Back to Index
Den Haag Links

July 2001
Long, Sunlit Days
Almelo Re-visited
Plant Life
Ruhrgebiet Germany Weekend Tour
Landschaftspark Continued
"The Eiffel Tower of the Ruhrgebiet"
Zollverein Coking Plant
Kokerei Zollverein Continued
Krupp Villa Hügel
Duisburg Aupenhafen
Visit to Berlin, Germany
Reichstag, Berlin
East Berlin Places
Nighttime at the Potsdamer Platz
Day Two - Sanssouci Park
Funkturm and Berlin Wall
Other Months
Index page

Day Two - Sanssouci Park
Thursday, July 19, 2001; posted by Paris

On Saturday, we started early again and did some shopping at the KaDeWe (Kaufhaus des Westems or Store of the West) store on the Kurfürstendamm. We met up with Sebastian in the afternoon and then drove through the Grunewald (a large, beautiful forest) to Potsdam in the former East Germany. We explored the palaces and grounds of the Sanssouci Park. In the evening, we the went back to see some more of West Berlin, and even got to see some remains of the Berlin Wall at the Wall Gallery.

The Sanssouci Park is composed of a series of palaces and gardens begun in the 18th century by Frederick the Great. At the center stands Frederick the Great's summer residence - Sanssouci Palace.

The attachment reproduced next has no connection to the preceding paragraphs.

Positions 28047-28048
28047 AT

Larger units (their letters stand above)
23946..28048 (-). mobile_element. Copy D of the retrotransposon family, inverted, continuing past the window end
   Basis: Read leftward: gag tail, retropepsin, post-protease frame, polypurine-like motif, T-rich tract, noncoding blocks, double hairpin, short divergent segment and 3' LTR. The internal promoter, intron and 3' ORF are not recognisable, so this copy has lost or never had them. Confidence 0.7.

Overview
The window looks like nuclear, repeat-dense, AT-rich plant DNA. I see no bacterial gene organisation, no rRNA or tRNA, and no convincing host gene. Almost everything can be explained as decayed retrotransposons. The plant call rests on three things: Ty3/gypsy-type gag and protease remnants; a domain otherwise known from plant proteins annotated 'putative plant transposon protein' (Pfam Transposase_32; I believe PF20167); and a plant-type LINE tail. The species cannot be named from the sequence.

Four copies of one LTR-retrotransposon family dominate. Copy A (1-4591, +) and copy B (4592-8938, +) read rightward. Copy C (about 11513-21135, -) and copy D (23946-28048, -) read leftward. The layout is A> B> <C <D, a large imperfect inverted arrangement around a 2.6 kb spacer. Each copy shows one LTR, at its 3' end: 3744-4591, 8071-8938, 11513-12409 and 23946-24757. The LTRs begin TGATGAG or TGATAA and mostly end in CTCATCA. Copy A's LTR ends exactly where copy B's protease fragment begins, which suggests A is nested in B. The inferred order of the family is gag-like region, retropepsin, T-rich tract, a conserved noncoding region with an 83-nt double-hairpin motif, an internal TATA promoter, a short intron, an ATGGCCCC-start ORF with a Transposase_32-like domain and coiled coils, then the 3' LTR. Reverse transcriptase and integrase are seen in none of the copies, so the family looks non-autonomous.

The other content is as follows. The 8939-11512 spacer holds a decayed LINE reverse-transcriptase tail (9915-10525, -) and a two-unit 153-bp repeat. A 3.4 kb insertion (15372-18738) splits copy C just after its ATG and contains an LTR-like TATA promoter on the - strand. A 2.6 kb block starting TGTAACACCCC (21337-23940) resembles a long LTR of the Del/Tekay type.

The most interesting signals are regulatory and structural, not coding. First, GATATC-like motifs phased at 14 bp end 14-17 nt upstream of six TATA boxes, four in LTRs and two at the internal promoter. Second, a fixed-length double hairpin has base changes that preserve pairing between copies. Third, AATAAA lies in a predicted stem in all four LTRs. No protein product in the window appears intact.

Lisa and I standing by the Glienicker bridge. (st)

This is the Glienicker bridge that separated East Germany from West Berlin. It is well known in the spy word as a point of exchange of information and spies between East and West. This bridge was not open for traffic in the days of the GDR. (st)

This is one of two large buildings, built exactly the same way, that are behind the New Palace.

Here is the backside of the New Palace. Notice how some statues are very dirty. Some have been cleaned, following years of damaging industrial pollution and staining eating away at the stone.

The Sanssouci Palace which was built in 1745-1747. A major example of German Rococo architecture. (st)

This is the New Palace, Frederick the Great's most opulent palace which was built between 1763-1769. (st)

This is one of the arches of the Orangery Palace built between 1851-1864. This series of buildings are showing some decay. Facades are crumbling or missing, wooden windows are rotted. The bell towers have been supported and are under renovation. (st)

This, I think, is the Belvedere built in 1788. A very long tree lined path leads to this building. The park is very large, and probably takes 30 minutes to walk from one side to another. Buildings are spread apart at all corners. (st)